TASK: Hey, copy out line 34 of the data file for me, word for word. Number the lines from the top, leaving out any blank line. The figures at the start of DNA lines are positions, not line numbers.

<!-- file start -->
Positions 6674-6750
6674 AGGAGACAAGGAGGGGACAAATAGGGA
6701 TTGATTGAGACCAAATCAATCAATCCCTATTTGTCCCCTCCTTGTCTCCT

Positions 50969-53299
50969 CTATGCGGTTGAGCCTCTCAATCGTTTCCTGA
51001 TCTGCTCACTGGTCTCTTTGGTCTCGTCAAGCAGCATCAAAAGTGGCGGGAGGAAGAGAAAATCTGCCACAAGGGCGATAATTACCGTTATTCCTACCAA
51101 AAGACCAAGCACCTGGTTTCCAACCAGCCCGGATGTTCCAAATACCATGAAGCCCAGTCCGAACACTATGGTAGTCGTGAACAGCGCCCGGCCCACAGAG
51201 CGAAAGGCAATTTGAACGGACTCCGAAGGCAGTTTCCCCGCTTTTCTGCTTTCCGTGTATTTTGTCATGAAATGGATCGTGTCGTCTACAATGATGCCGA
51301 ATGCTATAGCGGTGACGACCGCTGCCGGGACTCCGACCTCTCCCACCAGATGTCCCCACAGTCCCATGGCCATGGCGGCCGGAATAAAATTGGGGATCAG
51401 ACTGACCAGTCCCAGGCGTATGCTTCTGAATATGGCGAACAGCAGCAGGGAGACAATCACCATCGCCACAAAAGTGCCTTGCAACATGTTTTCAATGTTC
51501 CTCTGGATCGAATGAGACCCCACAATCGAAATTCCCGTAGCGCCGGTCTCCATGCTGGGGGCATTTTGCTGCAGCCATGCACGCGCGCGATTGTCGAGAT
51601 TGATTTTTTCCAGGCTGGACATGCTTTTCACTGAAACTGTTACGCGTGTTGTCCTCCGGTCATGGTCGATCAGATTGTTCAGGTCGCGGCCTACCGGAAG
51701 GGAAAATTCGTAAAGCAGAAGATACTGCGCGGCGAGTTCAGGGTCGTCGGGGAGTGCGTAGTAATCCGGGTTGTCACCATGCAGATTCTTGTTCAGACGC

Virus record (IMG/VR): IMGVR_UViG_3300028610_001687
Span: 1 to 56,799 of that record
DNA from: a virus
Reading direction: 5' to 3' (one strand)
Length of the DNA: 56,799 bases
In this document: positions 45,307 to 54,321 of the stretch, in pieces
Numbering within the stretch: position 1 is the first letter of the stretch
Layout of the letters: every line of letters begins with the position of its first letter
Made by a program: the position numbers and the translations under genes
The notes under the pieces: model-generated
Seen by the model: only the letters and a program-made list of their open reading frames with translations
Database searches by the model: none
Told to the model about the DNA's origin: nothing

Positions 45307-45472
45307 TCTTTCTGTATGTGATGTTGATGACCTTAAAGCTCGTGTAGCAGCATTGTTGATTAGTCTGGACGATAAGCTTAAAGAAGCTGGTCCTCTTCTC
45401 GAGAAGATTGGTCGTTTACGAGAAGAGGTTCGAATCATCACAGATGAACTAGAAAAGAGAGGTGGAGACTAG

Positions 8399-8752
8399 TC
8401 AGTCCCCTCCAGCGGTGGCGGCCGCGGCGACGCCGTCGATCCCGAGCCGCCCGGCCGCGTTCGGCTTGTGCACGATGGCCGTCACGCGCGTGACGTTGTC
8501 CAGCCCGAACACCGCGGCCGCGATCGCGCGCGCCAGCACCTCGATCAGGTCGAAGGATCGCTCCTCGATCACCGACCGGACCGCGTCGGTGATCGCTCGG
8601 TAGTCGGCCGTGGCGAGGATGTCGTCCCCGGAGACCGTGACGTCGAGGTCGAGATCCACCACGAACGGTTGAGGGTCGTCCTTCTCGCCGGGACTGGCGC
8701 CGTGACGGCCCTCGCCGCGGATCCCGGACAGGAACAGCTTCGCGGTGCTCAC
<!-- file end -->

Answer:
8601 TAGTCGGCCGTGGCGAGGATGTCGTCCCCGGAGACCGTGACGTCGAGGTCGAGATCCACCACGAACGGTTGAGGGTCGTCCTTCTCGCCGGGACTGGCGC